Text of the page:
Publishing planned, live and historical public transport data on the Web with the Linked Connections framework

Tracking #: 2629-3843

This paper is currently under review
Julian Rojas
Harm Delva
Pieter Colpaert
Ruben Verborgh

Responsible editor: 
Axel Polleres

Submission type: 
Full Paper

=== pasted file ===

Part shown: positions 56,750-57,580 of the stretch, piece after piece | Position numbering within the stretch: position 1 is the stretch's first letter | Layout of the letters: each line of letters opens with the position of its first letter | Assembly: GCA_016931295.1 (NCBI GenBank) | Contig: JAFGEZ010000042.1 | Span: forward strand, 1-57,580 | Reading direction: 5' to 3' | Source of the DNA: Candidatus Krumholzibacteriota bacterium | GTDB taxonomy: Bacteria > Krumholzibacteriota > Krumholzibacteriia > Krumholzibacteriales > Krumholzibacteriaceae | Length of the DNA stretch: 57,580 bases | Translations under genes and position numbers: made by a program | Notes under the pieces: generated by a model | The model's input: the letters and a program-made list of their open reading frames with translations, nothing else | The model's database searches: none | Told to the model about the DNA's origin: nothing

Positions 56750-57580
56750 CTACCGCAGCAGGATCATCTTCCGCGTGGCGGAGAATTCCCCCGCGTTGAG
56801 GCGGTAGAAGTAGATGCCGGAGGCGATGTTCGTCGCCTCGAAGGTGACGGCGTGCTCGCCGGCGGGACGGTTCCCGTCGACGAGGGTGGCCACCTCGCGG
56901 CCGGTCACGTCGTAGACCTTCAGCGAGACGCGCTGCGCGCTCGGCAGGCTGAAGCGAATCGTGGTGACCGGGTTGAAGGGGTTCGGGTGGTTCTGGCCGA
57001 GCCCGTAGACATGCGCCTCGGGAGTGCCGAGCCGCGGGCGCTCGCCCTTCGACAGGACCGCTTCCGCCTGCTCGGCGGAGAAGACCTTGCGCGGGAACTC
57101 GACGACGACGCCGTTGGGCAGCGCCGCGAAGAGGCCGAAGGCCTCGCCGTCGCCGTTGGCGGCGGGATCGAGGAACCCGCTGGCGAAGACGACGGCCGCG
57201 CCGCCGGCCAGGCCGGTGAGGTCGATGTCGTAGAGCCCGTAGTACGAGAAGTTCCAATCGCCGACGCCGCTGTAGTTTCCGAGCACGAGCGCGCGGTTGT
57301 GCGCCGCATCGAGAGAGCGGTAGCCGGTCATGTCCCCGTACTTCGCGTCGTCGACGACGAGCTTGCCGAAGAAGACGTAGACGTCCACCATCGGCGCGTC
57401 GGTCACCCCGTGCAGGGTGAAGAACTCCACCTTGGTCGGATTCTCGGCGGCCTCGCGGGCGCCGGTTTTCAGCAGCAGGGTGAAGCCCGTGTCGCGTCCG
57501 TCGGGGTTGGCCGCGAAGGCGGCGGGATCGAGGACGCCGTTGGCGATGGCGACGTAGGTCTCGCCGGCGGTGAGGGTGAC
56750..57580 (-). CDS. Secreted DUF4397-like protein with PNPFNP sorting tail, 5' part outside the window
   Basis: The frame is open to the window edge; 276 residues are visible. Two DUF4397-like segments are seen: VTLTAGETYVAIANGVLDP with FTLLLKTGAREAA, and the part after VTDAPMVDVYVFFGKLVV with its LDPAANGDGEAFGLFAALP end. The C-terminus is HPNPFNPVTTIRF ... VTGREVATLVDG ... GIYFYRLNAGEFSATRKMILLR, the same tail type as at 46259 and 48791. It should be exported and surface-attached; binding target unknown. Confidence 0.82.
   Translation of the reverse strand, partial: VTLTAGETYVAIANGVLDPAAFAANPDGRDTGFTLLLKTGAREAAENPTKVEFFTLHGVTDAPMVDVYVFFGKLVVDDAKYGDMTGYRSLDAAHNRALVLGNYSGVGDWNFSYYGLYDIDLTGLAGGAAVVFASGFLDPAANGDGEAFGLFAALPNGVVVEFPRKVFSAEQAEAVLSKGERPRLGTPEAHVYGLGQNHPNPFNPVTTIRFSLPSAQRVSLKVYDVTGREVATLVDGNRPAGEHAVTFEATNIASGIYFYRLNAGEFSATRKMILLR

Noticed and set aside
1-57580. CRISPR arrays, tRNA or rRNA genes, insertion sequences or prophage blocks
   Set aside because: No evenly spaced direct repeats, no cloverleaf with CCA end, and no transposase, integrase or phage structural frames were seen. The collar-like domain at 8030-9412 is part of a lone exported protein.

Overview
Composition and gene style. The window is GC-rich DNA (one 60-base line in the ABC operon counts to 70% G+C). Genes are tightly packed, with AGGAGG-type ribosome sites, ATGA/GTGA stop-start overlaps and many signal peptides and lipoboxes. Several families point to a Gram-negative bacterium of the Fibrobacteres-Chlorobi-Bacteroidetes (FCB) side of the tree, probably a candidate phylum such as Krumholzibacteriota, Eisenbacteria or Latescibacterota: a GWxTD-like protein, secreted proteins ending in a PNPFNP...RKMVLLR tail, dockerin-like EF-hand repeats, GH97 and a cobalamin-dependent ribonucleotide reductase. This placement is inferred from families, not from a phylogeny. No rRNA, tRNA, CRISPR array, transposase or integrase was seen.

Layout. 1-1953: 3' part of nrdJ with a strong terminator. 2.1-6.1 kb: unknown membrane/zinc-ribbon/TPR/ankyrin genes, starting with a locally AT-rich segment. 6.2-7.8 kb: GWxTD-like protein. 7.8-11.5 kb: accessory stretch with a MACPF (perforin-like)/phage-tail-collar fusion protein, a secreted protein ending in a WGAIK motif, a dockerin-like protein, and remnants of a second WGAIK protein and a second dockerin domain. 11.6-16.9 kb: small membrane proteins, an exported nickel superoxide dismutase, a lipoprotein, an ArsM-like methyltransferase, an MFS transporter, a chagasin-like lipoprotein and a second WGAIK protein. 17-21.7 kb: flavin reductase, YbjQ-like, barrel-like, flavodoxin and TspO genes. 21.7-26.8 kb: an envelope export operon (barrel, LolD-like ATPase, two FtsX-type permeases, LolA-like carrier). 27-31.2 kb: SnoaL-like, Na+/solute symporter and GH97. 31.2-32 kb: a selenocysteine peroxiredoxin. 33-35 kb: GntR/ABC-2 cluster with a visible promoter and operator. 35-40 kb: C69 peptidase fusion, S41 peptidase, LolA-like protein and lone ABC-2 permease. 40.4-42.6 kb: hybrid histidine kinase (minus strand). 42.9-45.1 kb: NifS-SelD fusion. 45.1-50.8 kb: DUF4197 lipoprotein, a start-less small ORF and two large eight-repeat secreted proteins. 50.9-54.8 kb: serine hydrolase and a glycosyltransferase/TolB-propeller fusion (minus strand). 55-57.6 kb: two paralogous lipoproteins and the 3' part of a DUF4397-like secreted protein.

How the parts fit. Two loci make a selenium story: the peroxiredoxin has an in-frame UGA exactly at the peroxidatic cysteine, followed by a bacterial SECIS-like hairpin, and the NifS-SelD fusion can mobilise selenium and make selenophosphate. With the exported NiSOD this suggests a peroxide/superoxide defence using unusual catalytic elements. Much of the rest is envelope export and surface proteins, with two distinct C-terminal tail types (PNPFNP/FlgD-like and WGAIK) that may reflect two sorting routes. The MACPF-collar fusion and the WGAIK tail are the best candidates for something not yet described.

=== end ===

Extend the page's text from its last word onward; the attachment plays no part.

Exposing transport data on the Web for consumption by others poses several challenges for data publishers. In addition to planned schedules, access to live schedule updates (e.g. delays or cancellations) and historical data is fundamental to enable reliable applications and to support machine learning use cases. However publishing such dynamic data further increases the computational burden of data publishers, resulting in often unavailable historical data and live schedule updates for most public transport networks. In this paper we apply and extend the current Linked Connections approach for static data to also support cost-efficient live and historical public transport data publishing on the Web. Our contributions include (i) a reference specification and system architecture to support cost-efficient publishing of dynamic public transport schedules and historical queries; (ii) an empirical evaluation of the impact that API design aspects such as data fragmentation size, have on query evaluation performance for the route planning use case; (iii) an analysis of potential correlations of query performance with particular public transport network characteristics such as size, average degree, density, clustering coefficient and average connection duration. Results confirm that fragmentation size indeed influences route planning query performance and converge on an optimal fragment size per network, in function of its size, density and connection duration. Our approach proves to be feasible for publishing live and historical public transport data and supporting efficient route planning use cases. Yet, for bigger networks further optimizations are needed to be useful in practice. Careful design of data fragmentation strategies constitute an important factor for cost-efficient, scalable and usable publishing on the Web. Additional dataset fragmentation strategies (e.g. geospatial) may be studied for designing more scalable and performant Web API s that adapt to particular use cases, not only limited to the public transport domain.
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